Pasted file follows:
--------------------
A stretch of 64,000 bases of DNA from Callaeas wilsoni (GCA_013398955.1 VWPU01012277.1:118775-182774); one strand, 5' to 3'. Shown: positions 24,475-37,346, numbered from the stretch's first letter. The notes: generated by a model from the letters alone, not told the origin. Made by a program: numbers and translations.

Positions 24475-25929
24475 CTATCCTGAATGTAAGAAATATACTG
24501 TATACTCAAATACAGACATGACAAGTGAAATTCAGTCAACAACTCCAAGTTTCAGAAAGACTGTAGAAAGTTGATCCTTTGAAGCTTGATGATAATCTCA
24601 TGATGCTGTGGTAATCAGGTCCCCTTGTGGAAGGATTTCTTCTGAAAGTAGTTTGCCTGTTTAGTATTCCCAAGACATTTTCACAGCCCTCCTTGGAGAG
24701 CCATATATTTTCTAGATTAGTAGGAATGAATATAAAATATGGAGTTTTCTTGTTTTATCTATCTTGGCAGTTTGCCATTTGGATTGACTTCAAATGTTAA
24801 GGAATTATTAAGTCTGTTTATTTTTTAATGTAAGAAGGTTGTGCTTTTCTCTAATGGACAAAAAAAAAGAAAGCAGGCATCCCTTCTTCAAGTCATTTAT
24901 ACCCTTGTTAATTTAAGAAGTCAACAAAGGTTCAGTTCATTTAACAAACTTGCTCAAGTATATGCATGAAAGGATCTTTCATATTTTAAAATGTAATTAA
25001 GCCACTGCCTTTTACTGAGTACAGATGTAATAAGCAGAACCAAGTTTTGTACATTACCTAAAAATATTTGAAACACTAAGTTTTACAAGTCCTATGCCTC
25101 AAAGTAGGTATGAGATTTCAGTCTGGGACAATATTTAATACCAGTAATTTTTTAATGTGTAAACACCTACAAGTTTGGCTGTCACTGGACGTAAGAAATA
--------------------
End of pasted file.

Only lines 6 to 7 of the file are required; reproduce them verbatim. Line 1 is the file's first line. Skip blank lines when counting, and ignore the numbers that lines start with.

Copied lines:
24701 CCATATATTTTCTAGATTAGTAGGAATGAATATAAAATATGGAGTTTTCTTGTTTTATCTATCTTGGCAGTTTGCCATTTGGATTGACTTCAAATGTTAA
24801 GGAATTATTAAGTCTGTTTATTTTTTAATGTAAGAAGGTTGTGCTTTTCTCTAATGGACAAAAAAAAAGAAAGCAGGCATCCCTTCTTCAAGTCATTTAT